The controversial Cheerios ad featuring a biracial family that was released earlier this month has ignited a conversation about race that doesn’t appear to be fading anytime soon: Now a new site aims to showcase the growing number of Americans who are a part of interracial families. We Are the 15 Percent features the submitted pictures of multiracial families from 29 different states and counting.
Started by photographer Michael David Murphy and his wife, Alyson West, on June 5th, the site’s name alludes to recent Census data from 2008 to 2010 showing that 15% of new marriages are interracial–more than double the 6.7% share in 1980. What’s more, a 2012 Pew survey found that more than 35% of Americans surveyed said that a member of their immediate family or a close relative is currently married to someone of a different race.
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The couple told TIME in an email, “The site is such a natural outgrowth of our lives together; we’re in both for the long haul. We hope the site can persist long beyond its initial inspiration, and create a consistent, ongoing resource for families like our own. We can imagine that someone who submitted a wedding photo yesterday might submit a family picture, with their children, years from now!” While the couple–who say they were “Cheerio-ing years before the ad”–have faced their own blacklash online and off, they’re just happy for the opportunity to scroll through pictures of families resembling their own with their young daughter, who “points at the screen and smiles.”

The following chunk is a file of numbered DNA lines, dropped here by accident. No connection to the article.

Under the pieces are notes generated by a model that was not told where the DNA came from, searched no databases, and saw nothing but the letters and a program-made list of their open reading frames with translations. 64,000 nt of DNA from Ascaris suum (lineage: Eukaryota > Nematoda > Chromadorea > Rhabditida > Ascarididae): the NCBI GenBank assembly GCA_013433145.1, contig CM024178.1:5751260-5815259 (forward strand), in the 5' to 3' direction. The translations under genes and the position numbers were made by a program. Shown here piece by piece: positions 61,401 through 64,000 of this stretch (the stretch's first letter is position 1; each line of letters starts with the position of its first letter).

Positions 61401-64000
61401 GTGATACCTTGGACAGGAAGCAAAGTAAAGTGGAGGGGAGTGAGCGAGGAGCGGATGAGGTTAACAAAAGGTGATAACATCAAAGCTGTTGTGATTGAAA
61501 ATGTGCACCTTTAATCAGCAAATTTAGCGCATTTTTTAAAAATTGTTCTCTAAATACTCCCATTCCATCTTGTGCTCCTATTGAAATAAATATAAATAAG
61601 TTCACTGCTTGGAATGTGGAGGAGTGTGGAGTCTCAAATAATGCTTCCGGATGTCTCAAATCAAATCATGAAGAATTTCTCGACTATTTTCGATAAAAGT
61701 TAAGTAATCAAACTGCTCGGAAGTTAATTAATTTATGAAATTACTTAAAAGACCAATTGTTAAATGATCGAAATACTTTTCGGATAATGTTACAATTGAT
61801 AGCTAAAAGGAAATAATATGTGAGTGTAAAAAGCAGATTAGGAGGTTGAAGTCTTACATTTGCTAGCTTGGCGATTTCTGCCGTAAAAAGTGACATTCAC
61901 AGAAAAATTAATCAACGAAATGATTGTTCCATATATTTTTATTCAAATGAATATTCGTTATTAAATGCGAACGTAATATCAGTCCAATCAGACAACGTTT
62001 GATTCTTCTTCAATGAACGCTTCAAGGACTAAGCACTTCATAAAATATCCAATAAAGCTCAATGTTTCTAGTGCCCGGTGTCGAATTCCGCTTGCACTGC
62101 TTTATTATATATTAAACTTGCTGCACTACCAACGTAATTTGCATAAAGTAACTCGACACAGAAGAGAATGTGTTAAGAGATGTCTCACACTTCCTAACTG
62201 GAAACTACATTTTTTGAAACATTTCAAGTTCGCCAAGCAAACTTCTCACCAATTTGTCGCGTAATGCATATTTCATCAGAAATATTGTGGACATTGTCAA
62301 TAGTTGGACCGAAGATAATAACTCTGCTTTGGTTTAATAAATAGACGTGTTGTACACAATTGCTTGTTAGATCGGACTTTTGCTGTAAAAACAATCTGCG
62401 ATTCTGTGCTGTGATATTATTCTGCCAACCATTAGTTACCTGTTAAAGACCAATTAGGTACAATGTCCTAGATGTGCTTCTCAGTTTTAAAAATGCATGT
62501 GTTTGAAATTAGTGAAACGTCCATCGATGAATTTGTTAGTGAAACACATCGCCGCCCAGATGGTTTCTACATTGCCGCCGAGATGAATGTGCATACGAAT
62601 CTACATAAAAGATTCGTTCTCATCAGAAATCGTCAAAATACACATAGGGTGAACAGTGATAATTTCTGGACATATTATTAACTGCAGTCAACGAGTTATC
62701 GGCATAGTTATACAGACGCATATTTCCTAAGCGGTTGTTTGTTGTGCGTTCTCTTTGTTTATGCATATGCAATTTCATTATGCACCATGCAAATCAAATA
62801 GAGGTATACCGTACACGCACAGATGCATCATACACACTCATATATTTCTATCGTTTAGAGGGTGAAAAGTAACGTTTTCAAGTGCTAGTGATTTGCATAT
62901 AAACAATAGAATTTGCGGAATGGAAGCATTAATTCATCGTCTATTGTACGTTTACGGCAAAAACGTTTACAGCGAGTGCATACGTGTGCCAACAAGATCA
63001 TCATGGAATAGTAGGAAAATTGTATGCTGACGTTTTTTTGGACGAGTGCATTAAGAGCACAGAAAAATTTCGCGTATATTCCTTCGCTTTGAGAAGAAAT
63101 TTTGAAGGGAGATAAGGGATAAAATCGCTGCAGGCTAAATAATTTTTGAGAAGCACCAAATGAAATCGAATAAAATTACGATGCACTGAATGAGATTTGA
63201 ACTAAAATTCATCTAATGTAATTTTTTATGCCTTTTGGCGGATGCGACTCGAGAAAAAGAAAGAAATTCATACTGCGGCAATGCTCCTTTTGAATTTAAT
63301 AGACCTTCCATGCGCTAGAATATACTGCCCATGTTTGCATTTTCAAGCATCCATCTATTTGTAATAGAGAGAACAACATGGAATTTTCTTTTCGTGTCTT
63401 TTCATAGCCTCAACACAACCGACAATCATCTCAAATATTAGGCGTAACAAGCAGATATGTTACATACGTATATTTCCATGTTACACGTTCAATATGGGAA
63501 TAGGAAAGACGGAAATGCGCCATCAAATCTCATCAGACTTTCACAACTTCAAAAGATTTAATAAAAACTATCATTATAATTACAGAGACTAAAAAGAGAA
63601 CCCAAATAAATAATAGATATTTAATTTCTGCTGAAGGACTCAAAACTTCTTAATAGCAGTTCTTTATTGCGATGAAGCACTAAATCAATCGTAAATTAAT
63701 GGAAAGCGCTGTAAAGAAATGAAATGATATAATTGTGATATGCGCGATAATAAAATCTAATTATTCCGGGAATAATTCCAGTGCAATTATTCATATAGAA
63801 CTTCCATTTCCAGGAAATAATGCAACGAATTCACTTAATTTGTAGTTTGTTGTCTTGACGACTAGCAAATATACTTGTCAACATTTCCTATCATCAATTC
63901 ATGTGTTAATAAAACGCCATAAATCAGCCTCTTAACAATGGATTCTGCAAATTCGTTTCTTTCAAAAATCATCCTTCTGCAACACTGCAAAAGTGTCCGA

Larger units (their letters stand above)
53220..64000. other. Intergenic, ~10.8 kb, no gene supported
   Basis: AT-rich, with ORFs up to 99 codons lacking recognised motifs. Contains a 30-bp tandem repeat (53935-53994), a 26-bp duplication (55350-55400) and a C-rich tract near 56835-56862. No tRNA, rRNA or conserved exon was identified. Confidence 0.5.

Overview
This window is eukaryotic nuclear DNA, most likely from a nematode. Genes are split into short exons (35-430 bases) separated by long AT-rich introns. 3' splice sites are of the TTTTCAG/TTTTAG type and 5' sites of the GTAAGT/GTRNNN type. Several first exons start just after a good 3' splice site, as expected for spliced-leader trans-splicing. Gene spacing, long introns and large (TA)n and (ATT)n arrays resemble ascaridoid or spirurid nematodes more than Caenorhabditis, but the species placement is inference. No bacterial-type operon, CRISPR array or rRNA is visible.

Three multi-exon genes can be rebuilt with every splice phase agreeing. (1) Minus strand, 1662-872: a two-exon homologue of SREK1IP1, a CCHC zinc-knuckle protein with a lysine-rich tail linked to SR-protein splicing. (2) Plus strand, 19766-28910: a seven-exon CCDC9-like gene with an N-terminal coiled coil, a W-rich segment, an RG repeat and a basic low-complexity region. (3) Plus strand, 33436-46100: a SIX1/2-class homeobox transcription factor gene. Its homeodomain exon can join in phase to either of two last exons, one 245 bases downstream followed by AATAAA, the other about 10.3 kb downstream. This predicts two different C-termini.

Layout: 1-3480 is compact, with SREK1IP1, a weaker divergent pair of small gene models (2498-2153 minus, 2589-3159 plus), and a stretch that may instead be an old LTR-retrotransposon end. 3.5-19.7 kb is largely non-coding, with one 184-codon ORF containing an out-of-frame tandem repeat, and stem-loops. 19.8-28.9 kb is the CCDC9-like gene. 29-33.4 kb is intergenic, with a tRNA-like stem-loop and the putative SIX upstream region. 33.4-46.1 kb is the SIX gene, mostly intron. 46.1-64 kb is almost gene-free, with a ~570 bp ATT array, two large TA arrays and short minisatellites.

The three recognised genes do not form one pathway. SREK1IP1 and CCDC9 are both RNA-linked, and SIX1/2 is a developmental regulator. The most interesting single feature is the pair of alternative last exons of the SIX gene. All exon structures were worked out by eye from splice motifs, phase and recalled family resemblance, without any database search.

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While the Murphy-West family lives in Atlanta, Ga, interracial marriage is more prevalent in America’s west, where approximately one in five of all newlyweds married someone of a different race or ethnicity between 2008 and 2010, according to the 2012 Pew survey. The trend is particularly strong in Hawaii where four out of every ten newlyweds were marrying someone of another race. That coupling drops by nearly half when you head to the South, Northeast, or Midwest, with the rates of interracial marriage at 14%, 13% and 11%, respectively.
MORE: Modern Family: More Likely to Be Multigenerational, Unmarried or Interracial